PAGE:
Liquid concentrate fertilizers are fast-acting. Once watered into the soil around plants or over foliage, plants will start absorbing the nutrient-loaded formula straight away. You can expect to see results in just a few days.
You can buy liquid fertilizers either as a concentrate that will need to be diluted in water or as a ready-to-use formula. The latter is more convenient and less messy, but they also tend to be more expensive.
Fast-acting liquid formulas need to be re-applied frequently for two main reasons. Firstly they are absorbed quickly but also because they can easily be washed away. They also carry the risk of contaminating local water sources due to run-off.
I recommend using fast-acting fertilizers for heavy-feeding plants that need regular fertilizing. Alternatively, use them for potted or hanging basket plants where water is prone to leaching out and thus vital nutrients are lost.
Water Soluble Powder
Similar to liquid concentrates, powder fertilizers are fast acting and need to be diluted in water before application. Most gardeners refer to this as a ‘fertilizer tea’ that can be watered directly into the soil or used as a foliar spray.
Water-soluble powders offer excellent value for money when it comes to fertilizing and any leftovers will store well thanks to their extensive shelf life.
These also carry a risk of root or leaf burn if used excessively or in concentrated amounts. Make sure to carefully read the manufacturer’s instructions before using.
Slow-release fertilizers are purchased in the form of nutrient-packed granules. These granules need to be broken down by moisture and micro-organisms in the soil before nutrients can be released and then absorbed by plants via their roots.
This process takes time and depending on the brand, nutrients can remain in the soil – waiting to be absorbed – from 4 weeks up to 6 months. This means that fewer applications are required compared to fast-acting liquids. Results will be visible around 2 weeks after application.
I use slow-release fertilizers when my soil has been depleted of nutrients. It can be added to the soil before planting starts, used as a side-dressing for edible vegetables, or sprinkled around trees, shrubs, or lawns from the start of and throughout the growing season.
Granules are far less likely to cause root burn and because granules remain in the soil rather than leaching, they pose considerably less risk to water source contamination.
Spikes are a compacted version of granules. They offer slow-release fertilizing and need to be activated by moisture and microbes in the soil before their nutrients are available for plants to absorb. On the plus side, they are convenient and mess-free, and only a few applications are required per year for your growing plants.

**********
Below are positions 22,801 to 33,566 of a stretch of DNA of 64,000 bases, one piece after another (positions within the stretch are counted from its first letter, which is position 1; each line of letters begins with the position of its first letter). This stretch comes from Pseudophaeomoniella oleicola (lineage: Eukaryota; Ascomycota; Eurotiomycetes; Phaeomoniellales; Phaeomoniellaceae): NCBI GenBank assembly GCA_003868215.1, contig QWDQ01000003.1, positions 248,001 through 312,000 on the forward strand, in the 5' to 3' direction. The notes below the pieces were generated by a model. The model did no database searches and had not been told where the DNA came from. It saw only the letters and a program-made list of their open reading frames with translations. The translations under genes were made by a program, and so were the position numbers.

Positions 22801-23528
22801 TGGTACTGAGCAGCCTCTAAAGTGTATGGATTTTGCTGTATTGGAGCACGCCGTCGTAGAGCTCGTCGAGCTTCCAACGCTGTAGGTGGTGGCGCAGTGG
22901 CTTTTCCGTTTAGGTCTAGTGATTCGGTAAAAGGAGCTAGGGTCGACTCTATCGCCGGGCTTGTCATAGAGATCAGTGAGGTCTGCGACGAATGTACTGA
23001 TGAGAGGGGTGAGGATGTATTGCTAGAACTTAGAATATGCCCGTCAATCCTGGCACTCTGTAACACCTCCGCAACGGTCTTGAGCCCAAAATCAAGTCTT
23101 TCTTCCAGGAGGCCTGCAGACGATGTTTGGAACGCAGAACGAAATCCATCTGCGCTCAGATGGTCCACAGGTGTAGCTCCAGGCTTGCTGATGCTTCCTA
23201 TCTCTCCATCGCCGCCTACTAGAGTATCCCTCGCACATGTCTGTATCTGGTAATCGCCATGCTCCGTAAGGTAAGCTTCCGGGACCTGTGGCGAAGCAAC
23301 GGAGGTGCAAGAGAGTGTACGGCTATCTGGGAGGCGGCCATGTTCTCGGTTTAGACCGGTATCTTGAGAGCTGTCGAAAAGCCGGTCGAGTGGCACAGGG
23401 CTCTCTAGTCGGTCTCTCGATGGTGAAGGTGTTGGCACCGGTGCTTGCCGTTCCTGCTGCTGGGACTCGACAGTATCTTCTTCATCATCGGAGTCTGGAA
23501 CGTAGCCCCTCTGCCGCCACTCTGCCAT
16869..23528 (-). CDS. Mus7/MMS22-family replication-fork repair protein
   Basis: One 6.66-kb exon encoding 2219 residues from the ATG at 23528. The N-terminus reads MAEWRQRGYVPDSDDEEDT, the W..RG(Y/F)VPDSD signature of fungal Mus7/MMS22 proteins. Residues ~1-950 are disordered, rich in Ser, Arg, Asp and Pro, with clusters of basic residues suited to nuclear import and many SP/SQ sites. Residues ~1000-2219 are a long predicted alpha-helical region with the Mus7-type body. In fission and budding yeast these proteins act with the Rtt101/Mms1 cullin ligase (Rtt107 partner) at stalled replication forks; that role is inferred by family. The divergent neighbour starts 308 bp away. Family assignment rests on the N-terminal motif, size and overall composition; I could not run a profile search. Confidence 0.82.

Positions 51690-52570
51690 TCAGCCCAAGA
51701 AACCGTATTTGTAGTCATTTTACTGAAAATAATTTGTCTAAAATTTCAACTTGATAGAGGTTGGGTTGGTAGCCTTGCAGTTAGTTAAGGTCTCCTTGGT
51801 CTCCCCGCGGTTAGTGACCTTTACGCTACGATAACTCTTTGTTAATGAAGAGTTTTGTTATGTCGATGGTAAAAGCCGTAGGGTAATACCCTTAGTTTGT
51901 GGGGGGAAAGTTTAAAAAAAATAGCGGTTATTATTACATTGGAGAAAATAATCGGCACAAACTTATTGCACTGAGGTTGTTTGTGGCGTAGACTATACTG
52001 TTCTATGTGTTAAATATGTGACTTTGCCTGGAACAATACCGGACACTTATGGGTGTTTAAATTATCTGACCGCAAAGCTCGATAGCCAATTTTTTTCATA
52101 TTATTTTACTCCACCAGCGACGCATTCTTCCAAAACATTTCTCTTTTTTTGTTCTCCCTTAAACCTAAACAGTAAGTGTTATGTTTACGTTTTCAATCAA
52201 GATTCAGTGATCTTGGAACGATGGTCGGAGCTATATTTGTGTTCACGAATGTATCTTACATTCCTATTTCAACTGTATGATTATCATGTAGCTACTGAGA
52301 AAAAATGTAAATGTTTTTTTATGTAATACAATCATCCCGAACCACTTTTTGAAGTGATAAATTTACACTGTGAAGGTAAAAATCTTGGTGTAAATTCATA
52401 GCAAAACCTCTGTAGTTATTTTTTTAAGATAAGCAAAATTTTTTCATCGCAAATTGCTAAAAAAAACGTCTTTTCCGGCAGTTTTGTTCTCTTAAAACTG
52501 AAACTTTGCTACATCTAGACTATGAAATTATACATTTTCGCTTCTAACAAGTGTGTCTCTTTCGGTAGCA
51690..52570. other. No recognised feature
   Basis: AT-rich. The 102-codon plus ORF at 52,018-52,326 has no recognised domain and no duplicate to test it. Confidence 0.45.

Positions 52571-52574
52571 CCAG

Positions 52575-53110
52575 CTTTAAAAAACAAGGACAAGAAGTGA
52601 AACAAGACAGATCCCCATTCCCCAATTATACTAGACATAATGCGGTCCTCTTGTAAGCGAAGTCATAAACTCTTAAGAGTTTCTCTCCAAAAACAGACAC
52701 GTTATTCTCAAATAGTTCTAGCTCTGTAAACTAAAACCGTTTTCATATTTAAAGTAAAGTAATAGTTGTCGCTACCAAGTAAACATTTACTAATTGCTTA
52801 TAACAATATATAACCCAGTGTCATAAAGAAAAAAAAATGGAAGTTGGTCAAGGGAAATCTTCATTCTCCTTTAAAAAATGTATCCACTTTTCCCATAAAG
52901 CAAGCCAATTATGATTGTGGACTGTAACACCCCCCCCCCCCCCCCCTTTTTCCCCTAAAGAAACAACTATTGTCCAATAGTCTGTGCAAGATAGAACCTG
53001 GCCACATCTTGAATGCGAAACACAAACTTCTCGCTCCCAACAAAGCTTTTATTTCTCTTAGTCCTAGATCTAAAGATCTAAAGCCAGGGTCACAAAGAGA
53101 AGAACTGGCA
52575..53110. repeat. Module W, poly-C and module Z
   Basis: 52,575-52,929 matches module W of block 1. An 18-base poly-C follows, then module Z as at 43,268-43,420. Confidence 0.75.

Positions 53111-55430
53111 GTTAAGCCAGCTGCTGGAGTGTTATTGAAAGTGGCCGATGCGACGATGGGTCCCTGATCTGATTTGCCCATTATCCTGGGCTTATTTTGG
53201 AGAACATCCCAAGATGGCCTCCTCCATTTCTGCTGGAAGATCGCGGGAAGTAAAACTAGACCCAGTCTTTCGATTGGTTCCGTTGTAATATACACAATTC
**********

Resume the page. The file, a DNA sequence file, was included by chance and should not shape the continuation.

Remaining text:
The perceived downsides of spikes are firstly their cost since you’ll need several spikes if you have anything more than one houseplant to feed.
They also receive criticism for causing damage to plant roots when they are inserted into the soil. Damage can also be caused due to the concentration of fertilizer that becomes present in one area as opposed to the even distribution you get from applying granules or liquids.
How and When to Use
A 19-19-19 fertilizer can be applied as a liquid when watering or by spreading slow-release granules. In container gardens, fertilizer spikes can be very effective.
When planting new saplings in poor soil, a handful of triple 19 granules, in the hole prior to planting, will encourage faster establishment and new growth.
In borders, working granules into the top few inches of soil or applying a water-soluble option, just after planting, will provide plants with a great start.
With vegetables, applying a triple 19 just after transplanting will promote an abundant harvest.
Trees and Shrubs
Use a triple 19 fertilizer in the 3rd and 4th months after planting trees and shrubs. Once established, these typically don’t require any further fertilizing. If symptoms occur, a soil test can reveal any deficiencies.
If you’re planting fruit trees in poor soil, a handful of dry 19-19-19 granules added to the planting hole, in spring, will also help these get established quickly.
Fruit tree fertilizers tend to contain more of one macronutrient than another. So a triple 19 may not be suitable for them, in the long term.
Ornamentals need consistent nutrition to produce lots of summer color. In less-than-fertile soil, a triple 19 NPK can ensure this and help accelerate plant maturity.
If you already benefit from rich, fertile soil, select a feed with a lower N-P-K rating such as a Triple 10 fertilizer, or better still, select a phosphorous-rich fertilizer as this will support the growth of more plentiful and larger flowers, as well as healthy stems, leaves, and roots.
If you’re stuck with poor soil, it’s beneficial to mix 19-19-19 NPK slow-release granules into the soil before planting, with another application just after transplanting.
Fertilizers for tomatoes, and other vining edible plants such as squash, and melons contain more phosphorus and potassium than nitrogen and should be used once buds are set.
Green, leafy veggies, on the other hand, thrive when side-dressed with a much lower NPK and ideally one with more nitrogen to encourage that all-important foliage growth.
A 19-19-19 fertilizer is typically too high for houseplants. It would need to be significantly watered down. A triple 8 NPK (or a 10-10-10 for nutrient-deficient soil) will support their needs without over-fertilizing.
Bloomers like bromeliads, need more phosphorus to form flowers and do well with a 7-9-5 NPK.
Lawn and Grass
Feed for lawns and native grasses need phosphorus to grow thick and lush. Yet, they also need a high nitrogen fertilizer to maintain a tough, vibrant structure.
If a soil test has revealed nutrient-poor soil beneath your grass, a 19-19-19 NPK would infuse your soil with enough nutrients to support a healthy lawn.